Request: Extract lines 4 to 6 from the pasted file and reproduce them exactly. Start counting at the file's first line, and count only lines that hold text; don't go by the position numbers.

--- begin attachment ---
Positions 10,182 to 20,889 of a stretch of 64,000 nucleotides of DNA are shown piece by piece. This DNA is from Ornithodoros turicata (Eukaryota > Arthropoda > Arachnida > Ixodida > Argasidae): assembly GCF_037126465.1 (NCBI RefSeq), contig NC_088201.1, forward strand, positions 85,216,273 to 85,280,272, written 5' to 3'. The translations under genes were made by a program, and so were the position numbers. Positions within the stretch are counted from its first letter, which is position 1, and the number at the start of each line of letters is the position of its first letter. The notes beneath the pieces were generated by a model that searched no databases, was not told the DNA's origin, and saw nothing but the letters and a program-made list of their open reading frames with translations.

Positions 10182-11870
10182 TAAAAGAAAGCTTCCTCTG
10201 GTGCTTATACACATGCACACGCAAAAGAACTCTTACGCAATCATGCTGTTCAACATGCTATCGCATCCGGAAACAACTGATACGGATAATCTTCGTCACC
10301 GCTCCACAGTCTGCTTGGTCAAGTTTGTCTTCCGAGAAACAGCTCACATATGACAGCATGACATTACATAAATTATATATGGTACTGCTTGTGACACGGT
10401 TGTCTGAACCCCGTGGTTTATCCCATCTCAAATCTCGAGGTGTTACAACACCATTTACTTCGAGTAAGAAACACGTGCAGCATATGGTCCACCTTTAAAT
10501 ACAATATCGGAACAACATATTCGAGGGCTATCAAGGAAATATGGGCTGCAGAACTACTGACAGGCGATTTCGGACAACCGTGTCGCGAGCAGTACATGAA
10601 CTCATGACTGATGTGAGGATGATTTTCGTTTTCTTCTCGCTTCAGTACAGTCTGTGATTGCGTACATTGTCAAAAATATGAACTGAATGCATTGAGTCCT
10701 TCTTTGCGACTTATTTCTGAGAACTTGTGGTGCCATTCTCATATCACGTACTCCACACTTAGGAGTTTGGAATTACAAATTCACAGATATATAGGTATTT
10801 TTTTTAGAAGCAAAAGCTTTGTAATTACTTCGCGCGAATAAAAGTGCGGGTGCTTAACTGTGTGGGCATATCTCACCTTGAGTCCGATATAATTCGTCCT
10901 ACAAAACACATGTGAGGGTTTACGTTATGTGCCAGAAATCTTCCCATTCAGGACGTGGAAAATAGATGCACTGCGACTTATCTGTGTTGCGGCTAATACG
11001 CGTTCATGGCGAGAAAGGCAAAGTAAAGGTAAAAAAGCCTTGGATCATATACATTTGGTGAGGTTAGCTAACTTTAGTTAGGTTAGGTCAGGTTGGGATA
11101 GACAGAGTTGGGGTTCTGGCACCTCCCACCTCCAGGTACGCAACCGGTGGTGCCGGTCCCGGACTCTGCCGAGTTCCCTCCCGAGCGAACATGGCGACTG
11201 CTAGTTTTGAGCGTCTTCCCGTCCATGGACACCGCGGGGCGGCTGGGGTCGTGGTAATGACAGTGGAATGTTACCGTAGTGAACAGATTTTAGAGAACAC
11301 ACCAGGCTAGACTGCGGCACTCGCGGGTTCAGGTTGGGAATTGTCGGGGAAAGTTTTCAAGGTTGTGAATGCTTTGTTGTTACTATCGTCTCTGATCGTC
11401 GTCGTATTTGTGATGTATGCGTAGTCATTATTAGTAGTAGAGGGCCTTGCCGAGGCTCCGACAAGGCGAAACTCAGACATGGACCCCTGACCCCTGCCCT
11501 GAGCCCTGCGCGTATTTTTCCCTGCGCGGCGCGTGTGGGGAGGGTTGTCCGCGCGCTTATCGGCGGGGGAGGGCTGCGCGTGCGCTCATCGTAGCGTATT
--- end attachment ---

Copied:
10201 GTGCTTATACACATGCACACGCAAAAGAACTCTTACGCAATCATGCTGTTCAACATGCTATCGCATCCGGAAACAACTGATACGGATAATCTTCGTCACC
10301 GCTCCACAGTCTGCTTGGTCAAGTTTGTCTTCCGAGAAACAGCTCACATATGACAGCATGACATTACATAAATTATATATGGTACTGCTTGTGACACGGT
10401 TGTCTGAACCCCGTGGTTTATCCCATCTCAAATCTCGAGGTGTTACAACACCATTTACTTCGAGTAAGAAACACGTGCAGCATATGGTCCACCTTTAAAT